Our Guide to Wildlife Watching on North Uist, Outer Hebrides.
Wilderness Guide and Wildlife expert, Jonathan Willet shares some of his advice on the best Wildlife Watching in North Uist, Outer Hebrides.
The whole archipelago of the Western Isles is an amazing place for wildlife but my personal favourite location is the island of North Uist.
If you are arriving here you will be on the ferry from Uig on Skye. As you come in to Loch Maddy (named after the Madadh or dog rocks) you may see Golden or Sea Eagles soaring over Li a Tuath the hill to the south of the sea loch.
Porpoises may also be seen. Look out for rafts of coo’ing Eider Ducks too. The road to Clachan (and its famous Clachan Stores) is a good place to look out for Red-throated Divers on the many lochs to the left and right. The mournful call of these birds in the evenings is not one to be forgotten quickly. Stopping at Barpa Langais a chambered cairn, and climbing up to it gives altitude to scan the moorland for all sports of birds.
If you fancy scaling North Uist’s highest hill, Eabhal (ay-val) then take the Loch Euphort (ee-fort) road along the coast looking out for Otters and then stop and walk through some remote moorland to the peak. It has amazing views of the land that seems about 90% water due to all the lochs and lochans. Back at Clachan turn right and head up to Balranald RSPB Nature Reserve.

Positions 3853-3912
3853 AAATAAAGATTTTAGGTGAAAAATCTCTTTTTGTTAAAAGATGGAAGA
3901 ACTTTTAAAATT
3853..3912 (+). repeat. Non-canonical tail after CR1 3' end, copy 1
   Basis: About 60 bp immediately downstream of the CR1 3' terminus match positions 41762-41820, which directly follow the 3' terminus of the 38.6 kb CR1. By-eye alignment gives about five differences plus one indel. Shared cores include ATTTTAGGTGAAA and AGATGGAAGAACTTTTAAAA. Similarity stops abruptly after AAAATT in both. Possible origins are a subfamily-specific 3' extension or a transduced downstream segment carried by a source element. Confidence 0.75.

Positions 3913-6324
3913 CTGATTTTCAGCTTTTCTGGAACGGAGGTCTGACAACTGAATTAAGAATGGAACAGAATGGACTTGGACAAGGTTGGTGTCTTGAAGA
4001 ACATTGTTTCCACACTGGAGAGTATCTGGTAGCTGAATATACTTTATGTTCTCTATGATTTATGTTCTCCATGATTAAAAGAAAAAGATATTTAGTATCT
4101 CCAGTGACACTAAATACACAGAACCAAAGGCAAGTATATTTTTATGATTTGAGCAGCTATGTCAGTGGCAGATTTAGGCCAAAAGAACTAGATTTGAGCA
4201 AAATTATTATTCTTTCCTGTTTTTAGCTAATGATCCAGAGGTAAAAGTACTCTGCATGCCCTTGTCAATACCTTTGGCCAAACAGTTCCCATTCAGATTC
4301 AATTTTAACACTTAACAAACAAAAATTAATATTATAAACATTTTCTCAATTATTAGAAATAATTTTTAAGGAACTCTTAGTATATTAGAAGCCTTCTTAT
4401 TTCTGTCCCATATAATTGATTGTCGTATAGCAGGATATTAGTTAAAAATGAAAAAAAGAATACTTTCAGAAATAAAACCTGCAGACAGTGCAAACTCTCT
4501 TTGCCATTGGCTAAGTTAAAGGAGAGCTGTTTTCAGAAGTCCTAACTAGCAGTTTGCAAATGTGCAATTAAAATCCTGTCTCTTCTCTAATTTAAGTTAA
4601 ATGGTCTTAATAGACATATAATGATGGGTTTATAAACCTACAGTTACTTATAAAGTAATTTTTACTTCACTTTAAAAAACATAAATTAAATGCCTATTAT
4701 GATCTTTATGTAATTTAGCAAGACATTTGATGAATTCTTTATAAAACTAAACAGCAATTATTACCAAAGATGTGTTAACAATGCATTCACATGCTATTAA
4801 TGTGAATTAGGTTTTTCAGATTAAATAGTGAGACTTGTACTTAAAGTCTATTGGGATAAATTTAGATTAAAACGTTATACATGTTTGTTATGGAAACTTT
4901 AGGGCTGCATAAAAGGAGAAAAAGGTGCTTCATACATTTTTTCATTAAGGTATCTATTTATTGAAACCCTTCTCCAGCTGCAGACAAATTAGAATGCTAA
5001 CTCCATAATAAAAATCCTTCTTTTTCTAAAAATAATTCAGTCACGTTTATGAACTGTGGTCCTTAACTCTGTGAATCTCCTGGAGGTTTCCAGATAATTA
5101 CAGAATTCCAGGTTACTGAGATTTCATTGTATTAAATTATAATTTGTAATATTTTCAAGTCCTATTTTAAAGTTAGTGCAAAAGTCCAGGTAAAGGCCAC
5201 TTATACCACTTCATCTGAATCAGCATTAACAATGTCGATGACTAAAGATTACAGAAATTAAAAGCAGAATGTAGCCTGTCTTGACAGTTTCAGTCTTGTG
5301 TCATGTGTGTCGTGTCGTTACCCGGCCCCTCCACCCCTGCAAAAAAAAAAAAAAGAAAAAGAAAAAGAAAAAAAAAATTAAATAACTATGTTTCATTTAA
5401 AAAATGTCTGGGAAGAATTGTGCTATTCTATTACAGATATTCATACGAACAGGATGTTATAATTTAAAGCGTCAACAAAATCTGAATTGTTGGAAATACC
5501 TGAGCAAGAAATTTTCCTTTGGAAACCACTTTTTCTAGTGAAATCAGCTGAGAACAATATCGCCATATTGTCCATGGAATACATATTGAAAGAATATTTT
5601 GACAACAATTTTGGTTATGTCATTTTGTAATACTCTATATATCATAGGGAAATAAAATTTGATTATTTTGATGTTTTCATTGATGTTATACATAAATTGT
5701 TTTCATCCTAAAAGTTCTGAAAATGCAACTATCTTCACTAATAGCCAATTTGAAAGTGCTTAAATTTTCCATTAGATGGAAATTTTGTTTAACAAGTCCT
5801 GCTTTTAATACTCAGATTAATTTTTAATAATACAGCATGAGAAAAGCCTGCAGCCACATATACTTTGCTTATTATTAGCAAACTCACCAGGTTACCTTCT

Corncrakes have been seen but the reserve centre and are often heard. This area has some fantastic flower-rich machair. This habitat is only found in the islands of the Hebrides and offers a living for the crofters and a fantastic habitat for all kinds of wildlife.
In May the machair is dormant only coming into flower in July when the displays of flowers are amazing and it is abuzz with insects seeking pollen and nectar.
The numbers of wading birds here is a reminder of what it was like on the mainland 50 years ago.
Redshanks, Lapwing and Oystercatcher all call and scurry about with chicks in the summer. On the fenceposts you can hear the jangling keys song of the rare Corn Bunting. Along the coast walk to Aird an Runair you can see lots of terns, Gannets and Skuas offshore.
Continuing along the ring road look out for moorland birds such as:
The Merlin (the most elusive of all the birds)
The Merlin is our smallest bird of prey, no bigger than a Blackbird. I have some of my best ever views of these species along this road or the moor road that heads south a few miles beyond Griminis (the s is sounded as sh).
At Trumaisgearraidh (trum-is-garry) you can take the road up to the Berneray ferry another good spot for Otter and Porpoise watching. Likewise the Lochportain road offers a great view over the north of Loch Maddy.
At the end of a long day I can recommend the food at the Langais Lodge and a sunset viewed from Baleshare, where you can gaze at the sun sinking into the Atlantic. A truly memorable site.
“Jonathan has a wealth of experience in biodiversity, history and landscape. With degrees in zoology and ecology and 20+ years as a wildlife guide, his regular blogs are always packed full of informational gems.”